What the research says about a whole child approach to parenting

June 6, 2022

Here at Earlybird we take a whole-child approach. A whole-child approach to parenting views a child's development holistically, considering not just their cognitive growth, but also their social-emotional and physical development. This approach recognizes that all aspects of their development are interconnected and important for the overall well-being of a child.

One benefit is that it can improve a child's academic achievement. A study published in the Journal of Educational Psychology found that children who received more holistic experiences, which included physical and social, and emotional learning, had higher academic achievement compared to those who received a more traditional education that focused solely on cognitive skills (Durlak et al., 2011).

Another benefit of a whole-child approach is that it can improve a child's mental health. A review of the literature on social and emotional learning found that exposing kids to these concepts early can reduce aggressive and disruptive behavior, as well as improve social skills, emotional regulation, and academic performance over the long term (Weissberg et al., 2003).

In addition, a whole-child approach can help children develop strong character. A study found that children who had parents (and educators) who invested in all areas of their development, including their social-emotional development, had higher levels of moral reasoning and self-control (Nucci, 2001).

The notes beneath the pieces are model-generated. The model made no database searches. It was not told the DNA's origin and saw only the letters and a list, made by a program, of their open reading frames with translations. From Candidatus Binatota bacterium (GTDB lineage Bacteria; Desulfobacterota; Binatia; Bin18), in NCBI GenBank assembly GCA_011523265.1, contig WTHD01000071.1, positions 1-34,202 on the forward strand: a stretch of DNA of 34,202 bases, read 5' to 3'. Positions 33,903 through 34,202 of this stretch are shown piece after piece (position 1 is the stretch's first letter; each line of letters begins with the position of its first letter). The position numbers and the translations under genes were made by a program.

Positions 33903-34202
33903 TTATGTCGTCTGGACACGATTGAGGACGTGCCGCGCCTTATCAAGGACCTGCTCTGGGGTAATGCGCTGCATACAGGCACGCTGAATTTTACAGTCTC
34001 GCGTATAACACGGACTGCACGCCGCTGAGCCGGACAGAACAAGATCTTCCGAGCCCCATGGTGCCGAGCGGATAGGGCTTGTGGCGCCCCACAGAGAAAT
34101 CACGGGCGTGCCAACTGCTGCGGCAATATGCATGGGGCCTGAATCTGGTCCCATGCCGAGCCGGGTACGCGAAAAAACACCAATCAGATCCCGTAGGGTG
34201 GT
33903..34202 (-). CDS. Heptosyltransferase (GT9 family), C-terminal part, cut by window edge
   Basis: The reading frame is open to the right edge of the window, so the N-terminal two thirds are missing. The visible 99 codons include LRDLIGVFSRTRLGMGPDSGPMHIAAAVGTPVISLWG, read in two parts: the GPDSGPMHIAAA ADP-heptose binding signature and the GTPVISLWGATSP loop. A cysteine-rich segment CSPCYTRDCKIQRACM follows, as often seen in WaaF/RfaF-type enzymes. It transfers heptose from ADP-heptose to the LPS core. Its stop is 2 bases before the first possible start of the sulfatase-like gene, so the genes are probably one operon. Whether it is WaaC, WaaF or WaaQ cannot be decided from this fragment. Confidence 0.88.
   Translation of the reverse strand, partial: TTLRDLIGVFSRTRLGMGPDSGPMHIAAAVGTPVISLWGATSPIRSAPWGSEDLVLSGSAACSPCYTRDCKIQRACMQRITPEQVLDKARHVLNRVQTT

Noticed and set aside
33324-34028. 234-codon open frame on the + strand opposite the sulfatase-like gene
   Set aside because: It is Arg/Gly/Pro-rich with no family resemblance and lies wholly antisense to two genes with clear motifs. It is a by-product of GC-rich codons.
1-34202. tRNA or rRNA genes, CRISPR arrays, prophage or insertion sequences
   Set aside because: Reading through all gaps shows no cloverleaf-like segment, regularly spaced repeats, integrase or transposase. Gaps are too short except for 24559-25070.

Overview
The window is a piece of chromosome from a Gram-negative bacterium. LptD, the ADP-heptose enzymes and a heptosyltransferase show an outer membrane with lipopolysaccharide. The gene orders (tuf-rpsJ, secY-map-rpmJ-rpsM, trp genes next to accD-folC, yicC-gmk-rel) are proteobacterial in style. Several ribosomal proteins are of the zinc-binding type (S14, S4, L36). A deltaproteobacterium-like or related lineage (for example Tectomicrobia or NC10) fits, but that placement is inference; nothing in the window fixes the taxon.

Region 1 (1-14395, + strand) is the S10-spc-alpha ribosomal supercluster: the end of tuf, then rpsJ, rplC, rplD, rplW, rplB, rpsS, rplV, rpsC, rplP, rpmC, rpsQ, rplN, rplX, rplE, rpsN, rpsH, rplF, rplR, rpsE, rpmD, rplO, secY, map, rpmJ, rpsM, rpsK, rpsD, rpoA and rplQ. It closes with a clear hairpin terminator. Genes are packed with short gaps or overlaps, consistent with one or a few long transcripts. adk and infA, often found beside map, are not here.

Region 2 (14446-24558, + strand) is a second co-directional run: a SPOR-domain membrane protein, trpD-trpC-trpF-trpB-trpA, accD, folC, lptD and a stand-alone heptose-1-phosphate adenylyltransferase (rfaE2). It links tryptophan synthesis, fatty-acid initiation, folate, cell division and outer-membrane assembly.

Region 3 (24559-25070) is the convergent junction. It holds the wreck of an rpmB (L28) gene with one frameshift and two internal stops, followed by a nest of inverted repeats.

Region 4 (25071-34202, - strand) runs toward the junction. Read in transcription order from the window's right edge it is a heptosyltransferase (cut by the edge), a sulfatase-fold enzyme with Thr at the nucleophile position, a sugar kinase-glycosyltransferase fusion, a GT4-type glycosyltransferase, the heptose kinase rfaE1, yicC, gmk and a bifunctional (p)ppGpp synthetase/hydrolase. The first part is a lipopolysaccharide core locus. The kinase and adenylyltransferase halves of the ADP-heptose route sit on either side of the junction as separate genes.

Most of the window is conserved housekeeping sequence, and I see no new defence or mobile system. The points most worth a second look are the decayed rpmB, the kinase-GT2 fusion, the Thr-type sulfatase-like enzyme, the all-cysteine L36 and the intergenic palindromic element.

Physical health is another important aspect of a child's development that can be improved through a whole-child approach. Encouraging children to engage in physical activity and making healthy choices about food and sleep can promote physical health and well-being (Centers for Disease Control and Prevention, 2018).

Overall, a whole-child approach to parenting can have numerous benefits for children's cognitive, social-emotional, and physical development. By considering all aspects of a child's development and providing a supportive and nurturing environment, parents can help their children thrive and reach their full potential.

Check out the activities, workshops, and articles on the Earlybird app for more easy ways to invest in your child’s development and ensure they’re set up to thrive. Download the *FREE* app in the Apple app or Google Play store. 


  • Centers for Disease Control and Prevention. (2018). Children's physical activity. Retrieved from
  • Durlak, J. A., Weissberg, R. P., Dymnicki, A. B., Taylor, R. D., & Schellinger, K. B. (2011). The impact of enhancing students' social and emotional learning: A meta-analysis of school-based universal interventions. Child Development, 82(1), 405-432.
  • Nucci, L. P. (2001). Education in the moral domain. Cambridge University Press.
  • Weissberg, R. P., Kumpfer, K. L., & Seligman, M. E. P. (2003). Prevention that works for children and youth: An introduction. American Psychologist, 58(6-7), 425-432.

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